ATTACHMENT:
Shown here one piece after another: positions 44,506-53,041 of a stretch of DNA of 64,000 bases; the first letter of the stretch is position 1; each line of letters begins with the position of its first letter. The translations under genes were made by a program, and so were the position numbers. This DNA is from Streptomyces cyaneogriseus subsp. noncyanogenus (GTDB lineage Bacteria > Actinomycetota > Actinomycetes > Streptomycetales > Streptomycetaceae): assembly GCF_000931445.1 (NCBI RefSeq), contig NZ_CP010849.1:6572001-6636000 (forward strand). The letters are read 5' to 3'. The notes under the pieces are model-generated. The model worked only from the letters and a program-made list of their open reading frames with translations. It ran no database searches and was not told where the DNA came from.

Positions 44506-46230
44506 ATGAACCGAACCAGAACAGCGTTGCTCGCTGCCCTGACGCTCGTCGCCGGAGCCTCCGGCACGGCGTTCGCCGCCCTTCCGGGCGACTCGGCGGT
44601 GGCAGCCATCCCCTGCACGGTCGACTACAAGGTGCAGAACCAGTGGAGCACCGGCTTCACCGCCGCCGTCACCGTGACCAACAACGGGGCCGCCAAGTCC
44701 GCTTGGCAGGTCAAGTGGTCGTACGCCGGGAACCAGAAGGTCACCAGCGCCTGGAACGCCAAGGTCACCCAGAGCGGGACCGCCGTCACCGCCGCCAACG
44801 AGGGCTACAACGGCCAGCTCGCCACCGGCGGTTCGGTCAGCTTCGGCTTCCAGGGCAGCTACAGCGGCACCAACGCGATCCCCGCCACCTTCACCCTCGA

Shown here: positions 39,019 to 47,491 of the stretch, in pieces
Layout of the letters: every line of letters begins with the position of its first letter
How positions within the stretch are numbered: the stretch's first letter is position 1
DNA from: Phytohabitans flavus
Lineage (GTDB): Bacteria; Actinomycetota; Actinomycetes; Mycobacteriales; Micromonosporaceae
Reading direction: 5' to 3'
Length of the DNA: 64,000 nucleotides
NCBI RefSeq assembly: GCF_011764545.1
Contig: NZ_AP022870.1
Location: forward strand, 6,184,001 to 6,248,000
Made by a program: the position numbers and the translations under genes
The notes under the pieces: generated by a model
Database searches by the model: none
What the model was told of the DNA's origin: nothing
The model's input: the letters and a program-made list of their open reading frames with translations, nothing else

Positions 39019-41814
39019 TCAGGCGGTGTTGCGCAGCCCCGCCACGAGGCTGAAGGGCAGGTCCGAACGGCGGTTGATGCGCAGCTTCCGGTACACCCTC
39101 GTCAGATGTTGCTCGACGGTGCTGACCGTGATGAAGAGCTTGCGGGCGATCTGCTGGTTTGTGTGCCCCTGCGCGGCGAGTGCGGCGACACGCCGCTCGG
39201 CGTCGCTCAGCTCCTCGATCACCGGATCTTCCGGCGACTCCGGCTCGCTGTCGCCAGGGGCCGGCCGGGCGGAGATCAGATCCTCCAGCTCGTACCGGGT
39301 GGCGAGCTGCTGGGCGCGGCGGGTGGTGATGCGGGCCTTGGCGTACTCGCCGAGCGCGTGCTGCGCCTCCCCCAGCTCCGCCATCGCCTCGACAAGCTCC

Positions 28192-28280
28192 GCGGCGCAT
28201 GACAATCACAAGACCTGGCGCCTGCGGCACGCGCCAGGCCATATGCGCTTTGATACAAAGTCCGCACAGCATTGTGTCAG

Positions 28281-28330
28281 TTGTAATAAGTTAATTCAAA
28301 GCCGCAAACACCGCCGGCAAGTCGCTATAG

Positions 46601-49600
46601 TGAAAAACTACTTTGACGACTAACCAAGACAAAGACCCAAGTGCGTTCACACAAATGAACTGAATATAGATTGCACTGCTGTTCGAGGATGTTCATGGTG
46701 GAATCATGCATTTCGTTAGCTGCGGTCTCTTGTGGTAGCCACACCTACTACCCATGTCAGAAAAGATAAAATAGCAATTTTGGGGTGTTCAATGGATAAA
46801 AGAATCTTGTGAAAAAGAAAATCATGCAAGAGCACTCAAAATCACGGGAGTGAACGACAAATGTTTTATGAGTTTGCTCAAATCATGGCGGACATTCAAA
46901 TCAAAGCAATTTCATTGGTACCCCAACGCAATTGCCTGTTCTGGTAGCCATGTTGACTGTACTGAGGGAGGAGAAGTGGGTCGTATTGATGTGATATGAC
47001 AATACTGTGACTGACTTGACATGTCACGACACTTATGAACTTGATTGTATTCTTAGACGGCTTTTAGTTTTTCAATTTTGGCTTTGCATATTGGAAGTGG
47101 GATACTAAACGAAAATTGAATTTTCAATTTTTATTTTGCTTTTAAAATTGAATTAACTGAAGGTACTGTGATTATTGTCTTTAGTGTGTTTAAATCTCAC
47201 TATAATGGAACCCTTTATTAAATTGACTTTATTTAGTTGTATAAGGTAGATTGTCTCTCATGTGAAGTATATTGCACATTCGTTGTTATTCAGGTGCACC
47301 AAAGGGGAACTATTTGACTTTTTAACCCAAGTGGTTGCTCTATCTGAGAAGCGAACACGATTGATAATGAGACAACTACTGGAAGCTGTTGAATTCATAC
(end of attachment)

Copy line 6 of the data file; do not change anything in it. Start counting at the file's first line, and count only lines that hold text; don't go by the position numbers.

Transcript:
44801 AGGGCTACAACGGCCAGCTCGCCACCGGCGGTTCGGTCAGCTTCGGCTTCCAGGGCAGCTACAGCGGCACCAACGCGATCCCCGCCACCTTCACCCTCGA